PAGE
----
In each case, the institution sought to placate or win over a non-traditional audience or customer base consisting of the social justice warrior crowd. The problem is that there’s limited evidence that the social justice warrior crowd wants to enroll and pay full tuition, watch televised sports or sports chat shows, or collect comic books — at least in the numbers necessary to support those institutions. And in making that political shift, those institutions alienated their existing base of support, whether it was alumni and prospective students, sports fans, or comic book readers.
ESPN, the University of Missouri, and Marvel were all founded and thrived with missions that were quite different than “promote the progressive agenda.” Progressives took the wheel and decided to substitute their political mission for the institutions’ previous missions of sports coverage, education, and workforce preparation, and telling fun superhero stories. And with the Left at the steering wheel, they drove right off the road into a ditch.
How Do We Measure a Good Person?
Insert all the appropriate caveats. Messy divorces can bring out the worst in people, and angry accusations and counter-accusations are sadly par for the course. We never really know what someone else’s marriage is like behind closed doors.
Kai Cole, the ex-wife of Hollywood director Joss Whedon, offered a blistering portrait of her ex in an essay contending he publicly proclaimed high-minded feminist ideals while having multiple secret affairs with (unspecified) actresses in his productions.
“I want the people who worship him to know he is human, and the organizations giving him awards for his feminist work, to think twice in the future about honoring a man who does not practice what he preaches,” she wrote.
Whedon’s representatives said the “account includes inaccuracies and misrepresentations which can be harmful to their family, Joss is not commenting, out of concern for his children and out of respect for his ex-wife.”
I was reminded of Eleanor Clift’s assessment after Senator Edward Kennedy died:
Feminists who proclaimed “The personal is the political” made an exception for Kennedy. They argued that the political outweighs the personal: if a politician’s private life doesn’t interfere with his public life, why should it be a problem? You have to search hard to find an example where Kennedy’s personal behavior affected his public life.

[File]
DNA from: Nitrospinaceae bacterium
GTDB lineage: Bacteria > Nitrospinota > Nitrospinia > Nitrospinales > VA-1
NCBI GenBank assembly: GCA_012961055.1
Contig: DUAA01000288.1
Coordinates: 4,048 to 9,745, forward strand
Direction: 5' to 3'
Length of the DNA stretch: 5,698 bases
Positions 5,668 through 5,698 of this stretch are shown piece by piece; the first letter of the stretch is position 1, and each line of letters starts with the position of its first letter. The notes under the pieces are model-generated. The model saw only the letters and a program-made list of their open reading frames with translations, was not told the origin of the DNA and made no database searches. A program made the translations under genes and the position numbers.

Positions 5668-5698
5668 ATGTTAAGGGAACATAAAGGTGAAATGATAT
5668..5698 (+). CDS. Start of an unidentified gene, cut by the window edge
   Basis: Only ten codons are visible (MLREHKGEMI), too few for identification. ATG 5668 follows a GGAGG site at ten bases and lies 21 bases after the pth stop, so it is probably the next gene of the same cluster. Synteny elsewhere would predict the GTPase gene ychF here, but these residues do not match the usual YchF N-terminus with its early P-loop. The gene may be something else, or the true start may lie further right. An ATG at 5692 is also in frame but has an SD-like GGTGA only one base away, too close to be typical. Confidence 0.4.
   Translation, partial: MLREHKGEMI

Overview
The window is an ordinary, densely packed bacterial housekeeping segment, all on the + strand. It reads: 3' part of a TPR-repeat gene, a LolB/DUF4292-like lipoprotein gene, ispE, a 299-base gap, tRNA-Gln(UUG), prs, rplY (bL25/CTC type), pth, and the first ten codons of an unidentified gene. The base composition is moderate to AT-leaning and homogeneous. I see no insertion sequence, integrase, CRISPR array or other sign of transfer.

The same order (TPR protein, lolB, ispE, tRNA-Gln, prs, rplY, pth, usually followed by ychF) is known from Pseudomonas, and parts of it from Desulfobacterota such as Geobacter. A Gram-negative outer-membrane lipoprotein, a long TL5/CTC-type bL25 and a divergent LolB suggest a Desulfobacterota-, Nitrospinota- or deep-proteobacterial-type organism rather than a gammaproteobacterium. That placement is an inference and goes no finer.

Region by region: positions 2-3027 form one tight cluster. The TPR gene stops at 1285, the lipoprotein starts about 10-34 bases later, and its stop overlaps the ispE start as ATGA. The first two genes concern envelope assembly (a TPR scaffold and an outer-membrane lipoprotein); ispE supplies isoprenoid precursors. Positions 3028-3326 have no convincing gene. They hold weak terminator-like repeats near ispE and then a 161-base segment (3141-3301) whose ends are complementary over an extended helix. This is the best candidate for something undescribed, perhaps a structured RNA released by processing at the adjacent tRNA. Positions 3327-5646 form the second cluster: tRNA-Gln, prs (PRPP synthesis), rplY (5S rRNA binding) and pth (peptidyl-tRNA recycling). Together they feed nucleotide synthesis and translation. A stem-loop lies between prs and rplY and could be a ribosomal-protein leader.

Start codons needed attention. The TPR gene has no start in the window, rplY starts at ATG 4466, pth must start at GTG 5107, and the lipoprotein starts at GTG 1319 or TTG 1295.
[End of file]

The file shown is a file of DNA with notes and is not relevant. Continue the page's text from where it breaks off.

Is a voting record in line with feminists’ preferences a get-out-of-consequences free card for womanizing and making “waitress sandwiches” with Chris Dodd? The subsequent experience of Bill Clinton would suggest so, which makes the whole enterprise look as cynical and corrupt as buying indulgences. “I’m a good person by doing X, so I don’t have to even try to stop doing bad behavior Y.”
How do we measure a good person? I’m not so sure your publicly-professed beliefs are supposed to provide moral cover for how you actually treat other human beings you encounter. If Cole’s description is accurate, it suggests that Whedon felt like writing strong female protagonists, endorsing Democrats and public professions of progressivism in general justified seeing portions of his casts over the years as a personal harem. Some folks wondered if the concept of Whedon’s short-lived television series Dollhouse – imagining a world where attractive young people were brainwashed into being the full-service playthings of the wealthy and powerful — was Whedon’s cynical perspective of Hollywood. Perhaps he wasn’t just depicting the exploitative nature of the entertainment industry in the abstract.
Maybe the ugly portrait of Whedon offered by Cole is accurate, and maybe it isn’t. What is worth noting is that Hollywood and the performing arts community in general, which loves to celebrate its own progressivism, feminism, and overall shining virtue, is still notorious for its “casting couch.” Last month, Equity, the United Kingdom trade union for actors, issued a manifesto declaring, “No sex act should be requested at any audition.” The need to state that rule is rather revealing.
Every year during awards season, actors, directors, and screenwriters come together and use their acceptance speeches to tell America that they should try to be more like the noble paragons of virtue in Hollywood. It is somehow less than surprising that many Americans ignore them.
ADDENDA: In case you missed it because of the delayed posting: an edition of the pop culture podcast discussing how every big media company seems to want its own streaming service, Amazon’s Communist-mocking Comrade Detective, upcoming fall television shows from the inspired to the idiotic, and our listeners’ picks for the best commercials of all time.